Arey and other Elites logging 14-hour practice days at Eufaula

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Alan McGuckin

Other than the pressure to find more offshore mega-schools than 86 other top pros, perhaps the biggest challenge during practice for the DEWALT Bassmaster Elite at Lake Eufaula is packing enough food in the boat cooler to fuel a 14-hour practice day.

“I cooked kielbasa last night for Jay Yelas, Scott Canterbury, Wes Logan and myself, and I’ve been eating the leftovers most of the day. But here it is nearly 6 o’clock in the evening, I’ve been on the water 13 hours so far, and I’m down to eating Smucker’s Uncrustables,” said Matt Arey, late Monday afternoon. He was near the end of his second consecutive 14-hour day of practice. 

The official sunrise in Eufaula, Alabama this week is right around 5:30 a.m., but there’s plenty of casting light long before that. So this bunch of hyper-competitive pros is launching around 5 a.m. – and roughly 14 hours later – at about 7 p.m. — they’re finally loading it back on the trailer.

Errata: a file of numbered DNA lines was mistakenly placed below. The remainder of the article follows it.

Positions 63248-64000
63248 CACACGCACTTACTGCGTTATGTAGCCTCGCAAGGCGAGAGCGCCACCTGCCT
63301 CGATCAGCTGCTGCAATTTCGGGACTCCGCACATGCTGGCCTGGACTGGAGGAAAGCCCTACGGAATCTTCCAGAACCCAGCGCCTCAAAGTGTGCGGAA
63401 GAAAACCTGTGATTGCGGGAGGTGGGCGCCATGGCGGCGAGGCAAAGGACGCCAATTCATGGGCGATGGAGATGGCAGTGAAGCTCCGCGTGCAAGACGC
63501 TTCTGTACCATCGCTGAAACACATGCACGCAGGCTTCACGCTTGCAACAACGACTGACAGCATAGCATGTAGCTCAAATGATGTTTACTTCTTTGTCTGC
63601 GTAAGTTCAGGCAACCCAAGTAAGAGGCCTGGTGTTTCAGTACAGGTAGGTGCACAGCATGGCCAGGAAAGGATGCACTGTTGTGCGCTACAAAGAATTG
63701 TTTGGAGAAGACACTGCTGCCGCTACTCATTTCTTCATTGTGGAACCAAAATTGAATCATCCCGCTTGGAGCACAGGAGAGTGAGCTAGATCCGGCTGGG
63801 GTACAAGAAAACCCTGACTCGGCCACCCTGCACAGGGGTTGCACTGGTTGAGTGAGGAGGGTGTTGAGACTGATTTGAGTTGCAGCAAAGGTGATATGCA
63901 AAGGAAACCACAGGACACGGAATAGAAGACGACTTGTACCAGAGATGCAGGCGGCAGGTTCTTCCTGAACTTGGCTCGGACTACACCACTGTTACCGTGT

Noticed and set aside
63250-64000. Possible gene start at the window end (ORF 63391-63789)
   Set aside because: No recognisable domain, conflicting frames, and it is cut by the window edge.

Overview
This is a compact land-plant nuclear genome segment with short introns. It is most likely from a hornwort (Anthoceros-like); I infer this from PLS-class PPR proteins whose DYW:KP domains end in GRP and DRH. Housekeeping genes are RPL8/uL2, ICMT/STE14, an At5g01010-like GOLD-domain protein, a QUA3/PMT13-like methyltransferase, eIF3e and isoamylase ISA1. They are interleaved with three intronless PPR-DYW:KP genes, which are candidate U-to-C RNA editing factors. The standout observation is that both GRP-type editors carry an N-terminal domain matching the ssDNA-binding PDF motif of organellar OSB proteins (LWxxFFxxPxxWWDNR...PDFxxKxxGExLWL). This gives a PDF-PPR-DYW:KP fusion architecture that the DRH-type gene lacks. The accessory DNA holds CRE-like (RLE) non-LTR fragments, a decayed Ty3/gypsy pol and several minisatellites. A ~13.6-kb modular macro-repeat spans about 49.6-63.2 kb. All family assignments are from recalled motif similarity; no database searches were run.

Eufaula has hosted 16 previous B.A.S.S. events, but it’s been awhile since the last one — 14 years to be exact — and this legendary 45,000-acre reservoir, that’s home to Humminbird and Mann’s Bait Company, has gotten real healthy since then.

“I think you’ll need to average 14-pounds a day just to make the top-40 cut after two days,” Arey said. “And I also think fans are going to be pretty surprised to see 6- and 7-pounders caught shallow here. Maybe not a ton of those, but you can bet they’ll be a few of those random giants roaming shallow and eating bluegill that will get caught this week.” 

Fans can also count on 20-pound limits being the necessary average for the guy who eventually claims the $100,000 on Saturday afternoon. Arey said he’ll be shocked if it’s not won away from the bank around deeper postspawn locations.

“I’ll have spent 28 hours on the water after the first two days of practice — and 20 of those hours were spent never making a cast while riding around looking at my Lowrance units for offshore sweet spots and getting the tops of my knees sunburned,” Arey grinned. 

As far as lures … count on seeing plenty of big crankbaits, long plastic worms, swimbaits and magnum-sized 6- to 8-inch flutter spoons cast during live coverage of the event on ESPN2 several hours each day beginning Wednesday at 8 a.m. EST/7 a.m. CST.

But on Tuesday, count on Arey packing plenty of Uncrustables and raingear for another long day of practice. The kielbasa is long gone.